This book offers description and analysis of philosophies that can provide scaffolding and justification for the construction of critical, democratic, educational theory and practice. The reader is presented with a broad, historical treatment of ideas in their social, political, economic, and educational contexts; moreover, the perennial quest for certainty is contrasted with those who have decided it has always been an unhappy, unsuccessful, and dangerous quest. Richard A. Brosio argues that the scaffolding and building materials for the construction of critical, democratic education are best provided by those thinkers who recognize epistemological uncertainty, as well as the need for a broadly inclusive human attempt to make sense of our experiences, education, and world. The cast of characters includes classical Greeks, Marx, Dewey, existentialists, liberationists, Freire, politics of identity thinkers, and postmodernists – along with a touch of green.
New York, Bern, Berlin, Bruxelles, Frankfurt/M., Oxford, Wien, 2000. 384 pp.
«With passion, clarity, and a formidable range of scholarship, Richard A. Brosio presents a bracing synthesis of classic and
contemporary educational thought. He is at once respectful yet appropriately critical of his sources: great and challenging
thinkers – from Plato to Freire and beyond – who have shaped our understanding of teaching and learning. This book richly
enlightens by stimulating both intellectual and moral reflection on the way we see our schools. It is a valuable resource
for students of philosophy and foundations of education, critical pedagogy, the history of education, and related fields.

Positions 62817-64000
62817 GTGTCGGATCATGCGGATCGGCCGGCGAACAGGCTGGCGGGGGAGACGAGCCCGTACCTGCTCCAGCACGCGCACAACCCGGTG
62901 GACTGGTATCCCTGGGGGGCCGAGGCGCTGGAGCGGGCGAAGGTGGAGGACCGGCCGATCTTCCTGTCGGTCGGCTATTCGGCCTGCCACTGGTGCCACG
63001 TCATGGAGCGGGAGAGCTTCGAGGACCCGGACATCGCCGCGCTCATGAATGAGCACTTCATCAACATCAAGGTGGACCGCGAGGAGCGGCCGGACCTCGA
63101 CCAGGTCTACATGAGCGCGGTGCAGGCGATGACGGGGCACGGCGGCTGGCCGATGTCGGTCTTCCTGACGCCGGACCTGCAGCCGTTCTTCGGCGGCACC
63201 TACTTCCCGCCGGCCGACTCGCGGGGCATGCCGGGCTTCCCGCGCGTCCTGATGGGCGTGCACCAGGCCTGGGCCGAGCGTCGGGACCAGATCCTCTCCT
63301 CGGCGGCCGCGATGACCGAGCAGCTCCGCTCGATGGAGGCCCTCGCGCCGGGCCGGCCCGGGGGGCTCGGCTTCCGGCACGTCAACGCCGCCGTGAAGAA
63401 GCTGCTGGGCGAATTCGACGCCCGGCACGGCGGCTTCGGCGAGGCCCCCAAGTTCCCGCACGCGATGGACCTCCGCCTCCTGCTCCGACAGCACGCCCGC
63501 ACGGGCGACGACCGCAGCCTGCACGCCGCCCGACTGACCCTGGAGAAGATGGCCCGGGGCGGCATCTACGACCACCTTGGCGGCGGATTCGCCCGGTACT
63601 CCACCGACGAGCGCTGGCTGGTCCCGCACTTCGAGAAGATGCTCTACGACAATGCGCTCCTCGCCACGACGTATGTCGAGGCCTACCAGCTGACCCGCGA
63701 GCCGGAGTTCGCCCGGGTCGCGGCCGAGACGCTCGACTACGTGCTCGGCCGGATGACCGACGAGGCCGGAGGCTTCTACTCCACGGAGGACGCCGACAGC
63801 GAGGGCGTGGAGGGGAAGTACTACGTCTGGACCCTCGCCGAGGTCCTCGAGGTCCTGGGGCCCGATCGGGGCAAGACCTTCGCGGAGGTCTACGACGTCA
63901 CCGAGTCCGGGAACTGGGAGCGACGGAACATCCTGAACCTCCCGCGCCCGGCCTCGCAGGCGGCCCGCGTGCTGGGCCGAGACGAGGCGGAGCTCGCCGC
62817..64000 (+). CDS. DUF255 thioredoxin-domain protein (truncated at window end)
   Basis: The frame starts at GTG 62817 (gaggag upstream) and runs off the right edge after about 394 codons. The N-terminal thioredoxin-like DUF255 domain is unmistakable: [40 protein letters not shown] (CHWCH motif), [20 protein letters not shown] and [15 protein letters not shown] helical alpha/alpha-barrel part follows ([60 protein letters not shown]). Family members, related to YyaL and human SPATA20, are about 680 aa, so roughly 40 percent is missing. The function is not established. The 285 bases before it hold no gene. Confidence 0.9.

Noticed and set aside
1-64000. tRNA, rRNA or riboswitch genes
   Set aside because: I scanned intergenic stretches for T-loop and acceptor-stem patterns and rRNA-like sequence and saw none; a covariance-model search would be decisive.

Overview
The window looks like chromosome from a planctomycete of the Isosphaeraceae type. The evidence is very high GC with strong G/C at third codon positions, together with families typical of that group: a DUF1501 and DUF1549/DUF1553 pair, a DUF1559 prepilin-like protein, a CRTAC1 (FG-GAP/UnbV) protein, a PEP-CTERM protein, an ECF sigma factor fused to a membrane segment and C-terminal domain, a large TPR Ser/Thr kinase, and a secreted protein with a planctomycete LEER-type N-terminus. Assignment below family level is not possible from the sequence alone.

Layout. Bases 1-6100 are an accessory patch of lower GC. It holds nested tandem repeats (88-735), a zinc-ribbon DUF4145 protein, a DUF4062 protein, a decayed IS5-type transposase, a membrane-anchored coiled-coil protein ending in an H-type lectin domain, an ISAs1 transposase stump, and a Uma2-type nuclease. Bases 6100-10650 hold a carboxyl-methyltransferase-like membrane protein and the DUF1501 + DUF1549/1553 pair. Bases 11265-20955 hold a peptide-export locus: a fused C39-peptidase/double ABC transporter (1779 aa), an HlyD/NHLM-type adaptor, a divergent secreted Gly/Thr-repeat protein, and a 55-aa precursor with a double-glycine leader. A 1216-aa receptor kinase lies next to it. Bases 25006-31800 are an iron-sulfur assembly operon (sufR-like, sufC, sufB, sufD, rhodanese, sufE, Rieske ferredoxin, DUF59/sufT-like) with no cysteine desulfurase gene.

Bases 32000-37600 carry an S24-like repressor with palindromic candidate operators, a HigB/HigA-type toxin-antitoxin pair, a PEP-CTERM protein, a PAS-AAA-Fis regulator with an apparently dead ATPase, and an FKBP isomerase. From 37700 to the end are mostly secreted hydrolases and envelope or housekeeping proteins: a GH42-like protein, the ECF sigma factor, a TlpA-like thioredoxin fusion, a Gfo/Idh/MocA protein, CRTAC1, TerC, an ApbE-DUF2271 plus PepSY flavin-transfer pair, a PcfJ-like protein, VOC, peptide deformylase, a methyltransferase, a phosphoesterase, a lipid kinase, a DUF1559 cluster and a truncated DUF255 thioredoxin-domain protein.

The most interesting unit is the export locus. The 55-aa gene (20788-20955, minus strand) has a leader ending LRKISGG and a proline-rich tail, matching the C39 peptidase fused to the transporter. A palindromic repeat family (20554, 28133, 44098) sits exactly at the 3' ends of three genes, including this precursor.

I recommend it for anyone who seeks a broader understanding of schooling and society and is unafraid to question some of our
most basic assumptions.» (David Blacker, Assistant Professor, School of Education, University of Delaware) «Building
upon the insights of his 'A Radical Democratic Critique of Capitalist Education', Richard A. Brosio’s marvelous discussion
of important theorists and theories that have influenced education is invaluable for students and teachers. Writing in an
engaging personal style that explains complex theoretical issues clearly, Brosio invites the reader to take part in historic
dialogues in philosophy of education. Although he highlights influential thinkers, he never loses sight of the fact that working
people have struggled against class, gender, and racial barriers to extend the blessings of democracy and education to all.
He affirms the genuine progressive ideals of the Enlightenment in an analysis that is powerful and moving. Resting upon a
foundation of Deweyan, existentialist, Freirean, and Marxist insights, his fair critique of postmodern and identity politics
links class, gender, and race and reminds us that all identities ultimately reside within a capitalist political/economic
context. He connects these to an ecological awareness of Mother Earth. This is an exceptional and vital work that will provoke
strong and passionate reactions – as it should. It forces us to rethink many of our cherished notions about education and
society.» (John Marciano, State University of New York, College at Cortland)